Climate change is expected to severely affect freshwater availability across much of Europe by the end of the century, with greater repercussions on the most vulnerable areas of Southern Europe and the Mediterranean basin. Agriculture is here particularly sensitive to such conditions, which may affect both irrigation water supply and crop response. In the last decade Po valley experienced a few extremely dry years, with sever water crises in most of river basins and agriculture suffering from intense water deficits and massive decrease in production. Since resource abundance rather than scarcity was often the primary concern in the region, local water institutions remain scarcely inclined to change their consolidated practices. This policy inertia represents a major barrier for novel policies, particularly under the non-stationary conditions predicted for the near future. On the other hand, the close frequency of droughts, the growing water demands, the uncertainty about future hydrological regimes urge for more sustainable solutions and force regional authorities to undertake initiatives aimed at rationalizing and containing water consumption. Accordingly, an economic-territorial analysis based on Positive Mathematical Programming (PMP) is here proposed to depict the relevant adaptations of agriculture in a large portion of the Po Valley (i.e. Adda River Basin). The model assumes that interventions to increase water use efficiency can mitigate climate change effects, and relevant results can be explicitly derived by seeking for production patterns that (i) either properly manage or contrast resource shortages compared to the current situation and (ii) maximize farmers’ margins. The study at hand benefits from an integrated approach, based on prior climate and hydrological modelling to predict water availability and crop requirements in the near and far future. The present model combines such outputs with farm-level economic and structural data, as well as stakeholders’ perceptions on plausible scenarios; this way it is adopted for the simulation of farmers’ behaviour in response to each modified condition, and to assess the implications of adaptation strategies on farm incomes and economic viability of the territory. Ultimately, though the use of PMP is not new for the Po Valley area, the integrated approach is particularly suited to support water administrations in facing challenges related to climate change and normative prescriptions (e.g. Water Framework Directive, Rural Development Policy). The focus on the choice of the selected area is once more important for the assessment of water scarcity problems, as the Basin also represents the reference unit identified by water regulations and policies for the analysis of their implications.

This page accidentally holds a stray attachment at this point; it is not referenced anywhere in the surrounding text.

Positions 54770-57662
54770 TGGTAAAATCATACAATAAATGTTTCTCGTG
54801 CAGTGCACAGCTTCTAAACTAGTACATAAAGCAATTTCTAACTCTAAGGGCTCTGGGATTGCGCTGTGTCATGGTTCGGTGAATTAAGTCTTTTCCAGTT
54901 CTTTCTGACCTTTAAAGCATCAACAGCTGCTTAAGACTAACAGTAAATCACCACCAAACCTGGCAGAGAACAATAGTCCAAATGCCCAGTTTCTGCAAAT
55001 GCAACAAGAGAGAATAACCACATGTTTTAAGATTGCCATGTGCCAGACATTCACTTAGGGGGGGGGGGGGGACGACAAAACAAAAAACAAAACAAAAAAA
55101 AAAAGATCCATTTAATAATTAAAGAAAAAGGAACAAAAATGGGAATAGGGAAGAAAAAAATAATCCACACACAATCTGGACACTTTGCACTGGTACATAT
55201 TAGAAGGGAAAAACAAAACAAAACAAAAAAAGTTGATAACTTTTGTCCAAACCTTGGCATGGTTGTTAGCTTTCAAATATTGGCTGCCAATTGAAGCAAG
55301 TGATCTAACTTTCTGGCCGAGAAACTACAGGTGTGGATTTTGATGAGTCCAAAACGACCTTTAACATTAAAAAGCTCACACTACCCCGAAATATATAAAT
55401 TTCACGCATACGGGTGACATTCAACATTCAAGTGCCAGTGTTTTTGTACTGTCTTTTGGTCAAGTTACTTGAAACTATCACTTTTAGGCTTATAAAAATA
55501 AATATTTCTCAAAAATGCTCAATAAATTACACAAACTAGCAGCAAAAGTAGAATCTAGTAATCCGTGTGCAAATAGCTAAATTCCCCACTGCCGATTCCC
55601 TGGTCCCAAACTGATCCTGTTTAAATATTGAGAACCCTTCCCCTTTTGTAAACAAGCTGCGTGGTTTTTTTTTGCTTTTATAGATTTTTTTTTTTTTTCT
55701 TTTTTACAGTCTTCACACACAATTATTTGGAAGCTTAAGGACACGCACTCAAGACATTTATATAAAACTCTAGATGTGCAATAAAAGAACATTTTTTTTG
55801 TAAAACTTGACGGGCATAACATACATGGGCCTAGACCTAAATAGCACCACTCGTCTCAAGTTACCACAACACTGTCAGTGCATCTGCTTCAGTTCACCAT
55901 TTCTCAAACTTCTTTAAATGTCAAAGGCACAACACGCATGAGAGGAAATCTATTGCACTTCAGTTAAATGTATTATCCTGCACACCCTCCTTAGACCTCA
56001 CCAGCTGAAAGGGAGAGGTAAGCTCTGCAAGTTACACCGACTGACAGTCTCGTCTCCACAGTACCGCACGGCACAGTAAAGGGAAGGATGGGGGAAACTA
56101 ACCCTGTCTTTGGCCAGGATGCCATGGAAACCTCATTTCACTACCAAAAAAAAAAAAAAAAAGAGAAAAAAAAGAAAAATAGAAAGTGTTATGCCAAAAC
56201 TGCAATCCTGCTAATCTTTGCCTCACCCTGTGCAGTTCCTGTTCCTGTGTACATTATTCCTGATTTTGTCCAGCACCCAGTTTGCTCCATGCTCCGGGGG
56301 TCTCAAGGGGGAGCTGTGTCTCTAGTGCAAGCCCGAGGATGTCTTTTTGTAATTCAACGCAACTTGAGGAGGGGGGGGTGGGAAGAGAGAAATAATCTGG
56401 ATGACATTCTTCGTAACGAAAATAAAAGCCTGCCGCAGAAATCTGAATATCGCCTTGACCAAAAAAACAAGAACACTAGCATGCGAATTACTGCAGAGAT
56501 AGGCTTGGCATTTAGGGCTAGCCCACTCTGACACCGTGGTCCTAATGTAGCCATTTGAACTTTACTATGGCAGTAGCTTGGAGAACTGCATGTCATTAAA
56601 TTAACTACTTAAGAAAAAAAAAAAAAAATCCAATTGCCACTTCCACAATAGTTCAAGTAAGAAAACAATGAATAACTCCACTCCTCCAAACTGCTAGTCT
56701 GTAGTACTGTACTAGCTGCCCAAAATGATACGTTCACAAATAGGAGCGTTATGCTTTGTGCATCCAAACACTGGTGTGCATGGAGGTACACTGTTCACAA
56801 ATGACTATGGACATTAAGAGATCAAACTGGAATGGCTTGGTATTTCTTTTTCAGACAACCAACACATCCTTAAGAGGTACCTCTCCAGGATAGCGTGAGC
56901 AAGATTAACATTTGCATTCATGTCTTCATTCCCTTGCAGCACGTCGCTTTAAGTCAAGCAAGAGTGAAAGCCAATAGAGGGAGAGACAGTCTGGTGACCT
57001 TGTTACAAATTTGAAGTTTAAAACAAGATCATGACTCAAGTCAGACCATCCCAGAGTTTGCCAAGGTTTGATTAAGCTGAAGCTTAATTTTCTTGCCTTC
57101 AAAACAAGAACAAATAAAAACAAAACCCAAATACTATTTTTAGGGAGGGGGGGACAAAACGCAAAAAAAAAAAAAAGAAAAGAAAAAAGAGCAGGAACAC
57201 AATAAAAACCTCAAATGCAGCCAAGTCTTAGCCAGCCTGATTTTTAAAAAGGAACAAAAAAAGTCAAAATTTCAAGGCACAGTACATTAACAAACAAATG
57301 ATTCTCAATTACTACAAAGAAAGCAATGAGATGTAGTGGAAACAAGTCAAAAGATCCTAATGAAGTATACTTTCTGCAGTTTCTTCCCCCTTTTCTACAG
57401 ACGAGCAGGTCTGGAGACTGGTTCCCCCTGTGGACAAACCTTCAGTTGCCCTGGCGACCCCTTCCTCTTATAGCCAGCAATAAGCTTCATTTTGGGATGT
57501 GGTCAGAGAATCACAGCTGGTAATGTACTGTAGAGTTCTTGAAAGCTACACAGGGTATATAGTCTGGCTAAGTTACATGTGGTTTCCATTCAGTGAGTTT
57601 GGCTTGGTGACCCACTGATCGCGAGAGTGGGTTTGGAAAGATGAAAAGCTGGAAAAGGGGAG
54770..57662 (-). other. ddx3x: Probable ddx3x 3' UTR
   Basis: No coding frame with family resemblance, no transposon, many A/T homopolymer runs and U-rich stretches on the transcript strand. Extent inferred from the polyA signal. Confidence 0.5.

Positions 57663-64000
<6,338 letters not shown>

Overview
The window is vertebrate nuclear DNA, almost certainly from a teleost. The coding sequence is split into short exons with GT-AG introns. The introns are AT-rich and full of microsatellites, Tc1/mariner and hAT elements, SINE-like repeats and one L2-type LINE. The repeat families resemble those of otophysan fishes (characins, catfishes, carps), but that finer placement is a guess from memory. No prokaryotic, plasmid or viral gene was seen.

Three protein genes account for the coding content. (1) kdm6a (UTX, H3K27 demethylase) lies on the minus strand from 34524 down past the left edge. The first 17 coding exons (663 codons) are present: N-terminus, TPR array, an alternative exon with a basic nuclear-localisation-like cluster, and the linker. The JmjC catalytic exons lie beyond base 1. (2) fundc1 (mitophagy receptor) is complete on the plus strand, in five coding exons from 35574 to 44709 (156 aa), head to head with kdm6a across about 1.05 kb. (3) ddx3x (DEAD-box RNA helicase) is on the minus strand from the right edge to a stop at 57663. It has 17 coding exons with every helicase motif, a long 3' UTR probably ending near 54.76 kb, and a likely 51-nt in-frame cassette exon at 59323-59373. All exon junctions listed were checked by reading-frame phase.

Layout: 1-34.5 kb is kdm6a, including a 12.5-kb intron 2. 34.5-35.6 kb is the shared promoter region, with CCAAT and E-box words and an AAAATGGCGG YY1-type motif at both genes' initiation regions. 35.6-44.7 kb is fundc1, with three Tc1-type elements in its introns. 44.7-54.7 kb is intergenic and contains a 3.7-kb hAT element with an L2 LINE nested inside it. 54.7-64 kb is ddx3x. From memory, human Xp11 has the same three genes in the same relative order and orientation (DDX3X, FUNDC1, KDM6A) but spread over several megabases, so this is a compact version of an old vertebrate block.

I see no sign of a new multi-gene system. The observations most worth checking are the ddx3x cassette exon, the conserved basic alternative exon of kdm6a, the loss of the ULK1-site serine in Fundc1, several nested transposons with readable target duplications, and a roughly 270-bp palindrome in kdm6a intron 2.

A "positive" and integrated approach to assess climate change adaptations : A case study in agriculture / F. Monaco, G. Sali. ((Intervento presentato al convegno International Conference Water Science for Impact tenutosi a Wageningen nel 2018.

A "positive" and integrated approach to assess climate change adaptations : A case study in agriculture

F. Monaco
;
G. Sali
2018-10-17

Abstract